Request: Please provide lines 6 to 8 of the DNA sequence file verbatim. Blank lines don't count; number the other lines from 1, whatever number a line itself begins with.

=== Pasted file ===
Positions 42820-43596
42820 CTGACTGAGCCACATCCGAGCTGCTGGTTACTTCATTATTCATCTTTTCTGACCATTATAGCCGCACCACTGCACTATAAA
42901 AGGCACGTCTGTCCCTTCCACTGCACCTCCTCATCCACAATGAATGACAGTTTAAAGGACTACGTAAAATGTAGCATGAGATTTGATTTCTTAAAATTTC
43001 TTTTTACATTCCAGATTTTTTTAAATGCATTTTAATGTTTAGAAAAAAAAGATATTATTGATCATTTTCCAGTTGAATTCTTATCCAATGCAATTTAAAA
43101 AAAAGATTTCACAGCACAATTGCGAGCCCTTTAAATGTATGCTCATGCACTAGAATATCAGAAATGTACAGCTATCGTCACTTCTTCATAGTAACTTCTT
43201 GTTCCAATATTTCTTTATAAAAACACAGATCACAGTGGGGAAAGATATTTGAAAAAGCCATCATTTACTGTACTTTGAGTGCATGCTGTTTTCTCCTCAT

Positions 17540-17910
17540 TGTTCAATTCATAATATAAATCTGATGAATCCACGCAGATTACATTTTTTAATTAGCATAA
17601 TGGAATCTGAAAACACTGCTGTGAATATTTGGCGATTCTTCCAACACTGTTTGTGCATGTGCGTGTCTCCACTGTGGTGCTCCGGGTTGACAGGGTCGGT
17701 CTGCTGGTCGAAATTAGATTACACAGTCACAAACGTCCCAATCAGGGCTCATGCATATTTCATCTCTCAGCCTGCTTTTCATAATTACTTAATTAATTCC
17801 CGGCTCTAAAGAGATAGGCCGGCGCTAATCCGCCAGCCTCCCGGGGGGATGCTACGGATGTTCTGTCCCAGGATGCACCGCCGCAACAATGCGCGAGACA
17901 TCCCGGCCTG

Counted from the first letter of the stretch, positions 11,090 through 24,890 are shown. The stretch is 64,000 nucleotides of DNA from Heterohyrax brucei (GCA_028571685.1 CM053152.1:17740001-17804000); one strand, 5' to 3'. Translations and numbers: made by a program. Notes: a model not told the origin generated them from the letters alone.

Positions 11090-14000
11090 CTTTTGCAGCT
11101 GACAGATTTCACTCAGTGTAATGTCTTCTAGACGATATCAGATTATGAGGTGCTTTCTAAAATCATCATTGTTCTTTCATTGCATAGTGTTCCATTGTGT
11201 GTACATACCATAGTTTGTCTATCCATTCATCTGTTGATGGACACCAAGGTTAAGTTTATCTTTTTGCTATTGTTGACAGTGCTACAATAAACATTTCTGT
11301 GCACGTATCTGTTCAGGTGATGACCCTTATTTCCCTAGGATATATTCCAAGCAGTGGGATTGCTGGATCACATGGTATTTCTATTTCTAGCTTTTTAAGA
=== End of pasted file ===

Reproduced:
43201 GTTCCAATATTTCTTTATAAAAACACAGATCACAGTGGGGAAAGATATTTGAAAAAGCCATCATTTACTGTACTTTGAGTGCATGCTGTTTTCTCCTCAT

Positions 17540-17910
17540 TGTTCAATTCATAATATAAATCTGATGAATCCACGCAGATTACATTTTTTAATTAGCATAA